Pursuant to clause 3(c)(4) of rule XIII of the Rules of the 
House of Representatives, H.R. 1302 contains the following 
general performance goals and objectives, including outcome 
related goals and objectives authorized.
    This legislation ensures that the Secretary of Homeland 
Security, in coordination with relevant Federal departments and 
agencies, develops and conducts a terrorist and foreign fighter 
travel exercise. It also ensures that the Secretary identifies 
and reports to Congress any weaknesses at home and abroad that 
may be exploited by terrorists and foreign fighters.

                      Duplicative Federal Programs

    Pursuant to clause 3(c) of rule XIII, the Committee finds 
that H.R. 1302 does not contain any provision that establishes 
or reauthorizes a program known to be duplicative of another 
Federal program.

   Congressional Earmarks, Limited Tax Benefits, and Limited Tariff 
                                Benefits

    In compliance with rule XXI of the Rules of the House of 
Representatives, this bill, as reported, contains no 
congressional earmarks, limited tax benefits, or limited tariff 
benefits as defined in clause 9(e), 9(f), or 9(g) of the rule 
XXI.

                       Federal Mandates Statement

    The Committee adopts as its own the estimate of Federal 
mandates prepared by the Director of the Congressional Budget 
Office pursuant to section 423 of the Unfunded Mandates Reform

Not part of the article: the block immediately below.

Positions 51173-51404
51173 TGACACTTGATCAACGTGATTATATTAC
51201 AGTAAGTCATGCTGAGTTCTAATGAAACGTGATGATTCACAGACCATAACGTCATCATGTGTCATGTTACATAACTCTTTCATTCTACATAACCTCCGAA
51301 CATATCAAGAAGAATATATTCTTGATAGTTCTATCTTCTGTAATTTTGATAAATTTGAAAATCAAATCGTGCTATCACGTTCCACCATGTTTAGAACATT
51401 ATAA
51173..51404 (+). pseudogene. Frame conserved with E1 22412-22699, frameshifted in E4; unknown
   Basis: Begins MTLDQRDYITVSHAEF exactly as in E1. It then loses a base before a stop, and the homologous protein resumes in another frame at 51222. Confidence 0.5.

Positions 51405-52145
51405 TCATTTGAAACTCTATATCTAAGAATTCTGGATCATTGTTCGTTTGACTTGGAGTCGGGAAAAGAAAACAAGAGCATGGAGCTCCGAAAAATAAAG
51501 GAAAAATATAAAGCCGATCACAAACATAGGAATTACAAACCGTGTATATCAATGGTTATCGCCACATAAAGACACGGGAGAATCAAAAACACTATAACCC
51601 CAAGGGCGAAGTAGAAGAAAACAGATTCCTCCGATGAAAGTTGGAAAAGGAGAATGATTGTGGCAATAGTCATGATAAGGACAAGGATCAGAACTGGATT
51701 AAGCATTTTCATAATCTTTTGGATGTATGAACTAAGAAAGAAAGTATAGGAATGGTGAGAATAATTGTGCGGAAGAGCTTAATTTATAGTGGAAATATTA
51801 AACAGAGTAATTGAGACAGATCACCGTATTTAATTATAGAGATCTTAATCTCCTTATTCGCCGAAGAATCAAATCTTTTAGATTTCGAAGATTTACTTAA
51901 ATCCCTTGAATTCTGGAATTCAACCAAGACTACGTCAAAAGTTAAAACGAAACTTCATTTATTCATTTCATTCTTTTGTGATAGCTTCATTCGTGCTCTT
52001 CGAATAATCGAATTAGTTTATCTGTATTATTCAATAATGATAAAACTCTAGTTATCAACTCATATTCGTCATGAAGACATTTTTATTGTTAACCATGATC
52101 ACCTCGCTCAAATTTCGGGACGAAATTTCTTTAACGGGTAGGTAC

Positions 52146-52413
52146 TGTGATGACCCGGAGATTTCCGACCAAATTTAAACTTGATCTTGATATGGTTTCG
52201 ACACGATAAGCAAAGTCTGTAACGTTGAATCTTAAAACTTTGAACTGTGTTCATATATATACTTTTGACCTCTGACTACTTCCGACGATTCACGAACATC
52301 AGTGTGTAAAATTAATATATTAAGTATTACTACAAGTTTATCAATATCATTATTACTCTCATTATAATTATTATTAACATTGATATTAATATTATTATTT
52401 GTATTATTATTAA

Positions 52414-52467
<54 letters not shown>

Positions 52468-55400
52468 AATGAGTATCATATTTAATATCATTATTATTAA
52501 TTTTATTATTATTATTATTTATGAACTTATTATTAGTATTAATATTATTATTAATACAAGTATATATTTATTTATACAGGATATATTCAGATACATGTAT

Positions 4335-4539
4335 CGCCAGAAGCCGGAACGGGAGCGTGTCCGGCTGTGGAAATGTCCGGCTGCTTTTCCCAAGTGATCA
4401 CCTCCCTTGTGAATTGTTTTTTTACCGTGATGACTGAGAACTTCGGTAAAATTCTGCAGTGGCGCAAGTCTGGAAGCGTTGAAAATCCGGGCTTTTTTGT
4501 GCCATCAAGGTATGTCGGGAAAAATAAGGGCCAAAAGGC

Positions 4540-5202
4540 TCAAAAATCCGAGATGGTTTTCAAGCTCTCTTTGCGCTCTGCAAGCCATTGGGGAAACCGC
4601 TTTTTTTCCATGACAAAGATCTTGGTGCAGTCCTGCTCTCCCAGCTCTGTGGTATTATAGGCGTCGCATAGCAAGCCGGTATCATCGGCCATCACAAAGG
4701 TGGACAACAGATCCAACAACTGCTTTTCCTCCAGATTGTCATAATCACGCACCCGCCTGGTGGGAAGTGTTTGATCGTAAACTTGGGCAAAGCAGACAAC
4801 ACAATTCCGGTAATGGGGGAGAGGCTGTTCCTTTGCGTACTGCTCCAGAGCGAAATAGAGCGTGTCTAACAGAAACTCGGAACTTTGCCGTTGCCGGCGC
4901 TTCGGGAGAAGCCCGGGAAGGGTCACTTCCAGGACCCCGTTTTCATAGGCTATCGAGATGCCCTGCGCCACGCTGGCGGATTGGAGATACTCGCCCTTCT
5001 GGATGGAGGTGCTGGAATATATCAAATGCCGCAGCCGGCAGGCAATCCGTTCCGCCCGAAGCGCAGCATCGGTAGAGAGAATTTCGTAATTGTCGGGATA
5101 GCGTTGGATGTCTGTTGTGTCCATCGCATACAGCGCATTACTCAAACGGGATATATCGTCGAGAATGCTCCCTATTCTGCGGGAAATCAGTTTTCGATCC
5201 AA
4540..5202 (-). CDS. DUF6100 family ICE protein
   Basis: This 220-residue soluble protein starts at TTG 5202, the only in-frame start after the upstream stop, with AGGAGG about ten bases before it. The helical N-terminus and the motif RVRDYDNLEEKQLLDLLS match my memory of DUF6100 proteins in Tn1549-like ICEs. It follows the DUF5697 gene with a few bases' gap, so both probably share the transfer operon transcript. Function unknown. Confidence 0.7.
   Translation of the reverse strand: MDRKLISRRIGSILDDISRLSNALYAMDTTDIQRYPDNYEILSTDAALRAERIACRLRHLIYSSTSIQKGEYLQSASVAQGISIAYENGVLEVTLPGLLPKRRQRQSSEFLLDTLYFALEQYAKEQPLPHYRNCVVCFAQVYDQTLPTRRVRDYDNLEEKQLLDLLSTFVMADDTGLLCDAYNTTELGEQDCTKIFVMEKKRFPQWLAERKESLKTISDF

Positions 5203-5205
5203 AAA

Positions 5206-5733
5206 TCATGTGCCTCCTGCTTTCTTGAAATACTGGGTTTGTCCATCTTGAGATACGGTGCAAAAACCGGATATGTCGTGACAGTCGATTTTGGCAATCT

Act.

                        Preemption Clarification

    In compliance with section 423 of the Congressional Budget 
Act of 1974, requiring the report of any Committee on a bill or 
joint resolution to include a statement on the extent to which 
the bill or joint resolution is intended to preempt State, 
local, or Tribal law, the Committee finds that H.R. 1302 does 
not preempt any State, local, or Tribal law.

                  Disclosure of Directed Rule Makings

    The Committee estimates that H.R. 1302 would require no 
directed rule makings.

                      Advisory Committee Statement

    No advisory committees within the meaning of section 5(b) 
of the Federal Advisory Committee Act were created by this 
legislation.

                  Applicability to Legislative Branch

    The Committee finds that the legislation does not relate to 
the terms and conditions of employment or access to public 
services or accommodations within the meaning of section 
102(b)(3) of the Congressional Accountability Act.

             Section-by-Section Analysis of the Legislation


Section 1. Short Title.

    This section provides that this bill may be cited as the 
``Terrorist and Foreign Fighter Travel Exercise Act of 2017''.

Sec. 2. Exercise on Terrorist and Foreign Fighter Travel.

            Subsection (a)--In General.
    This subsection requires the Secretary of Homeland Security 
to develop and conduct an exercise within one year related to 
the terrorist and foreign fighter threat, in coordination with 
relevant Federal departments and agencies--either in addition 
to, or as part of, existing exercise programs.
            Subsection (b)--Exercise Requirements.
    This subsection requires that the exercise include 
scenarios involving individuals traveling to join terrorist 
organizations overseas (i.e. foreign fighters) and terrorist 
infiltration into the United States. It also requires the 
Department to coordinate with appropriate Federal agencies, 
foreign governments, State and local stakeholders, and the 
private sector.
            Subsection (c)--Report.
    This subsection requires the Secretary to submit an after-
action report to the House Homeland Security Committee and 
Senate Homeland Security and Governmental Affairs Committee 
within 60 days of the exercise, detailing any identified or